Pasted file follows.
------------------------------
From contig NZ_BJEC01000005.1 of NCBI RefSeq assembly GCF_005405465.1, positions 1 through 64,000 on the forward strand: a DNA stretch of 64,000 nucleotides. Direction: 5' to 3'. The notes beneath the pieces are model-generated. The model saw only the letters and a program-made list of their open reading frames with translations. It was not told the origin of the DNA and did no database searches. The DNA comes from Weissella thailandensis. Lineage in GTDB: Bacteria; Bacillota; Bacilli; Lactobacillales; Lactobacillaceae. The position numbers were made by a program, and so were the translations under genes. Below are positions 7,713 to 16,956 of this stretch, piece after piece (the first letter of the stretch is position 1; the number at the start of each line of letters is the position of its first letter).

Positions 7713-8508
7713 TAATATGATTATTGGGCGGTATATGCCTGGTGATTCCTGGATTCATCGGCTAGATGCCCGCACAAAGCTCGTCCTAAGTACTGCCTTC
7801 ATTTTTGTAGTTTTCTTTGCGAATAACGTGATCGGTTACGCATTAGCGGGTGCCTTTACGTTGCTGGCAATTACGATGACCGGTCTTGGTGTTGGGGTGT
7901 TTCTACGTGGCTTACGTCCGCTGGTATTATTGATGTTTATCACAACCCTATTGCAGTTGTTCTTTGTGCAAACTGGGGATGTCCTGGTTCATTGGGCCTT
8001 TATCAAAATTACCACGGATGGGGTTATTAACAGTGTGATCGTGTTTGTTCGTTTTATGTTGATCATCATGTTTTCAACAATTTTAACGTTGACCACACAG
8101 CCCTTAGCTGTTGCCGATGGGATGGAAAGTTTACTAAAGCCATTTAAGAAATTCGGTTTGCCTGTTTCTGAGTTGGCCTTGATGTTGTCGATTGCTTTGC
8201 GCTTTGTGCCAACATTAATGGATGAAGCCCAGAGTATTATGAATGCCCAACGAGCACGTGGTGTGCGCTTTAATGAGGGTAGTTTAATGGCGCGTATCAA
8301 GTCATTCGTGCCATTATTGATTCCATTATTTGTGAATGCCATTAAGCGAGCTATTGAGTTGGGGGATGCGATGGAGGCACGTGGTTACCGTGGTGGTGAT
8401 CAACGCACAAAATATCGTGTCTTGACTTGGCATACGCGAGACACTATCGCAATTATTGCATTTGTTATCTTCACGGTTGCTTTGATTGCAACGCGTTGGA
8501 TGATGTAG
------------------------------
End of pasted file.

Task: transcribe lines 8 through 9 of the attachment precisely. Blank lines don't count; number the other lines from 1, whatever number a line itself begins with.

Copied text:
8201 GCTTTGTGCCAACATTAATGGATGAAGCCCAGAGTATTATGAATGCCCAACGAGCACGTGGTGTGCGCTTTAATGAGGGTAGTTTAATGGCGCGTATCAA
8301 GTCATTCGTGCCATTATTGATTCCATTATTTGTGAATGCCATTAAGCGAGCTATTGAGTTGGGGGATGCGATGGAGGCACGTGGTTACCGTGGTGGTGAT